Because the Southwest Wildlife Foundation was dedicating her release to First Responders, the event was well attended by the local police, EMTs, sheriffs and others whose job it is to run headlong into danger when chaos and violence erupt in the community.
Several representatives of each group gave speeches, and Lisa Hendrickson from Southwest Wildlife Foundation read aloud a letter written by Ken Osmond, the actor who played Eddie Haskell on the TV show Leave it to Beaver.
As the former actor explained in his letter of support for the Foundation’s eagle release, he had spent his early adult career as a policeman in LA, and he had been shot, nearly fatally, on two different occasions just a few months apart.
Then Martin headed over to the car and brought out the guest of honor.
The eagle’s eyes were covered with a leather hood to keep her from getting too stressed out by all the people.
As Martin carried the eagle to the release spot, he explained that they have eyesight that is phenomenally better than ours. An eagle can spot a jackrabbit from 5 miles away! So, it is easy to imagine that if this eagle suddenly found herself surrounded by people staring at her, she would have been terrified. She was much calmer with her little blindfold on.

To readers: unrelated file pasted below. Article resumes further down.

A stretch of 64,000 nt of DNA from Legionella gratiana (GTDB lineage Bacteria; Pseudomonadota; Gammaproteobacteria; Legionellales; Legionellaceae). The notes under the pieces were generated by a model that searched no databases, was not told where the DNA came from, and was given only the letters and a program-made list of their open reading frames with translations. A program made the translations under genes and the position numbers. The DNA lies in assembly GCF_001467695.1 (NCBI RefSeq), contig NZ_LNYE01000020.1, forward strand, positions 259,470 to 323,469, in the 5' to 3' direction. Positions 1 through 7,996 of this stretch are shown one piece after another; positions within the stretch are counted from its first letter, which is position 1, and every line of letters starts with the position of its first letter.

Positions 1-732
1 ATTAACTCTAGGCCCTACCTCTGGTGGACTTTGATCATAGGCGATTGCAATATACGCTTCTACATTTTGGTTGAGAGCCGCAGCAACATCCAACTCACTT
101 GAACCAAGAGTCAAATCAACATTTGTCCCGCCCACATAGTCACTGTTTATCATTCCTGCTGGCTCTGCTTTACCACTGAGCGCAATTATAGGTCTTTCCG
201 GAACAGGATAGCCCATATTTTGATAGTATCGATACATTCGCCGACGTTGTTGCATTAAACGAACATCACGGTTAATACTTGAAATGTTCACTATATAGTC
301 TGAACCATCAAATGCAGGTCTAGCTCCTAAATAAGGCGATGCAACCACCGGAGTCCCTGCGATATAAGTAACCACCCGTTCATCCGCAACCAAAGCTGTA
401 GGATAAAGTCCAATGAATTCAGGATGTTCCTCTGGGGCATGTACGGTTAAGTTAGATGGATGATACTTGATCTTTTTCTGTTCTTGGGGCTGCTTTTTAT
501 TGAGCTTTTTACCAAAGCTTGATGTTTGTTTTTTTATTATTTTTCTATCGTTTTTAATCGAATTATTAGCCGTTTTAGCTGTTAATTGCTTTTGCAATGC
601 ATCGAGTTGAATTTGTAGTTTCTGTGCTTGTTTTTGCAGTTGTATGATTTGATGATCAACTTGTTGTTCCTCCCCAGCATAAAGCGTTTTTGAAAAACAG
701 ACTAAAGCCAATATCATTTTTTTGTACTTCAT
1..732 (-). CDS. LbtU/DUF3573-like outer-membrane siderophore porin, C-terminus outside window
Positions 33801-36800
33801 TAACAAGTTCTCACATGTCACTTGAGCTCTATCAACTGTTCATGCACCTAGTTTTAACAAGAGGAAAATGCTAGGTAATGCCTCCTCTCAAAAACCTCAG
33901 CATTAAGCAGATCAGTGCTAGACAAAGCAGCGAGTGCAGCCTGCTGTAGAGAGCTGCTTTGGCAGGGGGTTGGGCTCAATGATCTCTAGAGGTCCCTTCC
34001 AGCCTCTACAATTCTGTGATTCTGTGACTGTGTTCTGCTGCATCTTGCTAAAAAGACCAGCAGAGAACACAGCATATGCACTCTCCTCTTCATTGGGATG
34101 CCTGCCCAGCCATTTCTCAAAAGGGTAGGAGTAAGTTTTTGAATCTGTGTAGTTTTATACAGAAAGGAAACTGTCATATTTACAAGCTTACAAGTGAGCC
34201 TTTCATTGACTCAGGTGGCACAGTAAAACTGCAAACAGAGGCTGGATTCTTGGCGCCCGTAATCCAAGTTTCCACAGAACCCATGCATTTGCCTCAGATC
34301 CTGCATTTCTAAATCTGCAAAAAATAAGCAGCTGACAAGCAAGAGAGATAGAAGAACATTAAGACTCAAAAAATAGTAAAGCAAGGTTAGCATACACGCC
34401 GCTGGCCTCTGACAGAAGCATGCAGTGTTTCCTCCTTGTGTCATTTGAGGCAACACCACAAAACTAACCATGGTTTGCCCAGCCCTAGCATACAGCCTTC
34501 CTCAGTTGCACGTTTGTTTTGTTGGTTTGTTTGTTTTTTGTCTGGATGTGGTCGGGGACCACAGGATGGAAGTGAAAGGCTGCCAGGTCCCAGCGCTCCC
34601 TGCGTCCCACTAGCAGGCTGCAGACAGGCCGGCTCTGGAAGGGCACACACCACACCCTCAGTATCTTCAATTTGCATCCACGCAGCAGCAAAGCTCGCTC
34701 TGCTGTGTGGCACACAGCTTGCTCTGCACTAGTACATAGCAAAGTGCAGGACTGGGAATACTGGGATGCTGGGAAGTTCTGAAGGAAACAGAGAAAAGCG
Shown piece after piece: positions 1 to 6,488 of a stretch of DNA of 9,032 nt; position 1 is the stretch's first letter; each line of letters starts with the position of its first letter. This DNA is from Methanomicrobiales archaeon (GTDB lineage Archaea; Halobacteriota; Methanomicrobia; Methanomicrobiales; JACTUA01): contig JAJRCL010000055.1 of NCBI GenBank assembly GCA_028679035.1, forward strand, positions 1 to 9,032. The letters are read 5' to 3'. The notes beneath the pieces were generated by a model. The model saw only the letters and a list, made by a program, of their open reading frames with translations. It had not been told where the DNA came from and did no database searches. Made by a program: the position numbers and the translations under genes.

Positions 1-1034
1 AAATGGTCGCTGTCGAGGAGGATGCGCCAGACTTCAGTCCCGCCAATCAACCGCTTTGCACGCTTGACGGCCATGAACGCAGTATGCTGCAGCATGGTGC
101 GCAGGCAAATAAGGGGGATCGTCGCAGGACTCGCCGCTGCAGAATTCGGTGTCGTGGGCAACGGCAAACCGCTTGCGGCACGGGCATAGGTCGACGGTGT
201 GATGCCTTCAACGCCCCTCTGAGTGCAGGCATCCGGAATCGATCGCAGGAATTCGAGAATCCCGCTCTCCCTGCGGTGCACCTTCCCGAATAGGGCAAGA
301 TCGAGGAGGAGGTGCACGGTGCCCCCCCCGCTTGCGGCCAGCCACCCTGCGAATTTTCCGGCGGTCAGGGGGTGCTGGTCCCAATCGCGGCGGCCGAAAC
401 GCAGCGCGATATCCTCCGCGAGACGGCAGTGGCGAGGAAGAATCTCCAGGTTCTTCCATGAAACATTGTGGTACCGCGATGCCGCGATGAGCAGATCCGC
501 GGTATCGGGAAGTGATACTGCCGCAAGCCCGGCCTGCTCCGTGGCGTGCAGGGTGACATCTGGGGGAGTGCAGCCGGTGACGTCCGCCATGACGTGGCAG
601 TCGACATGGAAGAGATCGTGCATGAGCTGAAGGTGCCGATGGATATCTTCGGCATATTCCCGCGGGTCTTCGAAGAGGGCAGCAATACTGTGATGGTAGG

Martin went on to tell us that eagles are extraordinary hunters. They dive from enormous heights and grab their prey with their feet. And what amazing (and huge!) feet they have!!
Martin was the first falconer ever licensed to keep an eagle for falconry, and the golden eagle he worked with, named Bud, was his constant companion for fifteen happy years.
Martin would take him out hunting a few times a week, not to get food for himself but to get dinner for Bud and keep his hunting skills sharp. Martin would run ahead flushing rabbits out of the underbrush while Bud would soar high above and wait for the right moment to dive.
An eagle’s hit rate isn’t as good as you might expect, however! Martin found it took about 40 rabbit flushings for Bud to score a meal. And the bird clearly had his human companion well trained to help him out!!
Turning to a woman by his side, Martin introduced Nannette Wride, the widow of Sgt. Cory Wride who was shot and killed in the line of duty two years ago. Representing all the First Responders who have died as well as their loved ones left behind, Nannette took the microphone for a few moments and told the most touching story.